The Distribution of Pension Wealth in Europe

Javier Olivera, LISER

Pension wealth is one of the key components to obtain an augmented measure of household wealth, and therefore studying the distribution of pension wealth contributes to the growing literature assessing wealth inequality. This is particularly important in countries with generous pensions. In this paper, pension wealth inequality is estimated in elderly households for 26 European countries in 2006 and 2014 by exploiting the cross-sections of the EU-SILC survey. Life tables by educational level (which captures socio-economic status SES), sex, cohort, country and year are estimated with auxiliary data in order to assess the role of life expectancy inequalities on pension wealth. The results indicate that differential mortality due to SES increases pension wealth inequality. In most of the countries this effect has decreased between 2006 and 2014, which means that SES inequalities in mortality are less important in explaining today’s pension wealth inequality. Gini recentered influence function (RIF) regressions confirm the diminishing influence of tertiary education on pension wealth inequality. Finally, pension liabilities are also computed, revealing worrying levels of increasing implicit debt. This debt is larger than GDP in 14 countries.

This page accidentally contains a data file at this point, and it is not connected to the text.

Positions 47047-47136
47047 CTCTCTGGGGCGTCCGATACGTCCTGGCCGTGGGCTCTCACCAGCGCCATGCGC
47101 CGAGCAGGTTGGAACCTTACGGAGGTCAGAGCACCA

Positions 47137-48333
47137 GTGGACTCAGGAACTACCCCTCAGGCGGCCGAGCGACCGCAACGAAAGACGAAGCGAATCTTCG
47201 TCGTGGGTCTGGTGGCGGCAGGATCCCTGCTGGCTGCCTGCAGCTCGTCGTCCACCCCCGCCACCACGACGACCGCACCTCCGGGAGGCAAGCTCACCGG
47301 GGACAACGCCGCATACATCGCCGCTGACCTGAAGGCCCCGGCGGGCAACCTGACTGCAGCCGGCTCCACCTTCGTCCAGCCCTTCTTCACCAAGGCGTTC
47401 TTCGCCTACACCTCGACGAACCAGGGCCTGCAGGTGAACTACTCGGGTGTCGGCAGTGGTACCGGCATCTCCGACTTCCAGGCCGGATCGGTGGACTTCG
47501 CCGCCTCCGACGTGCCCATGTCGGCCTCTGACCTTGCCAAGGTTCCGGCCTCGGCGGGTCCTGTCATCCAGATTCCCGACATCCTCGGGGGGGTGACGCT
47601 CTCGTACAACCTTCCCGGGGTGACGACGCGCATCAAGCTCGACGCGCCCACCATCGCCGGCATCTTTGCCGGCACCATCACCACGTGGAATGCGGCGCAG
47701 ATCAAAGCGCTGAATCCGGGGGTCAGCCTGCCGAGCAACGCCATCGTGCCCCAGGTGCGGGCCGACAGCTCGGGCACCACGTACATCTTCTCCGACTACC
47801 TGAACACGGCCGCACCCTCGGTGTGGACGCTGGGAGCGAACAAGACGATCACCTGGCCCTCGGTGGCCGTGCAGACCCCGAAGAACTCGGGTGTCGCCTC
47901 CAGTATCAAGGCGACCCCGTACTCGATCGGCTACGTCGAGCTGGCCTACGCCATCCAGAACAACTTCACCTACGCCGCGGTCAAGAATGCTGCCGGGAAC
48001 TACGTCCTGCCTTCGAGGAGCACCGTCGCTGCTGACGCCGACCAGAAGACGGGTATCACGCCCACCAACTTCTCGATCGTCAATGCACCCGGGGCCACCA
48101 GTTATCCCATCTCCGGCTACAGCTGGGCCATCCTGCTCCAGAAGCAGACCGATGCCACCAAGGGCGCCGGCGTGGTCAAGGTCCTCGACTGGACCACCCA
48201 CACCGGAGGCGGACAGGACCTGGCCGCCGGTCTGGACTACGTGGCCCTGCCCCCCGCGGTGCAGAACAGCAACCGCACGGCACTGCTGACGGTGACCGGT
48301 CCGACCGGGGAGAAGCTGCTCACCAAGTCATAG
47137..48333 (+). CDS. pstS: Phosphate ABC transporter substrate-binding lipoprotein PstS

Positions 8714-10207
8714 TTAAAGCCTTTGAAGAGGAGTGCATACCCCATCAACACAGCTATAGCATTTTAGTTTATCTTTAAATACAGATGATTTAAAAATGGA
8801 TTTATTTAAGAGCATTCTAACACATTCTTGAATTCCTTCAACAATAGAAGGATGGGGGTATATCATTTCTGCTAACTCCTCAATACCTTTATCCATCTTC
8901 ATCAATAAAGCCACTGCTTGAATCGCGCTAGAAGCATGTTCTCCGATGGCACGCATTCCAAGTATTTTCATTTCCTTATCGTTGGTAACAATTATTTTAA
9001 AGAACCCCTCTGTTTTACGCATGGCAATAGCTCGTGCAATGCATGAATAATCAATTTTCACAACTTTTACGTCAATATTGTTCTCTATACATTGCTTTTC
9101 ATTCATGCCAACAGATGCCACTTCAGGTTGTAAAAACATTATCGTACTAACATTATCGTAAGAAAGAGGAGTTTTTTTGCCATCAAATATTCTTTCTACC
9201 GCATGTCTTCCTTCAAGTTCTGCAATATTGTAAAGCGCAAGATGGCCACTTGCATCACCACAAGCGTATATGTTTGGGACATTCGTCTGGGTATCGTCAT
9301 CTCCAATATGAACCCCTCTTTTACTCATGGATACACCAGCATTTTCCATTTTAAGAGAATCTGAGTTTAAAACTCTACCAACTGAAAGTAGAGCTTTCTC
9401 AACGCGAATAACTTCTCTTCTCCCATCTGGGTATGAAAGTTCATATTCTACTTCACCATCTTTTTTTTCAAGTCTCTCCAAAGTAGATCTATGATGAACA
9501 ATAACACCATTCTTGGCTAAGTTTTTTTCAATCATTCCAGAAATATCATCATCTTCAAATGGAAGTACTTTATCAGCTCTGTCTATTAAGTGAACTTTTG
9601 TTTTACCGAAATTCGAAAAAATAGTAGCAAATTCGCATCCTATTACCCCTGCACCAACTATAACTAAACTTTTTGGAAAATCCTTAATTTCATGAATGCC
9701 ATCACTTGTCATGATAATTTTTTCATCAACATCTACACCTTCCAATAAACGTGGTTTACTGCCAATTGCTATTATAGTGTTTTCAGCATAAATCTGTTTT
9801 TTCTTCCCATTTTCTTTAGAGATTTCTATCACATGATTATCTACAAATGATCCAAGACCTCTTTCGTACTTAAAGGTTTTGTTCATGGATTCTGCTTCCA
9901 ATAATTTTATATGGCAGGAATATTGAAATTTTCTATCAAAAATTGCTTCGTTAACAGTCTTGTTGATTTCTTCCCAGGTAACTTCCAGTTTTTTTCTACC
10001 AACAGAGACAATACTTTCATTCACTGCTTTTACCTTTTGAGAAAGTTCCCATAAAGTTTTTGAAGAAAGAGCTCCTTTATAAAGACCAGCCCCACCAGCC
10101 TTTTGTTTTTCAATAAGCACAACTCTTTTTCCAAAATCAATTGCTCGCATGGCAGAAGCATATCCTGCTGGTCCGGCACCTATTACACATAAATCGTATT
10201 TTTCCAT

Presented in Session 1149: Economics, Human Capital, and Labour Markets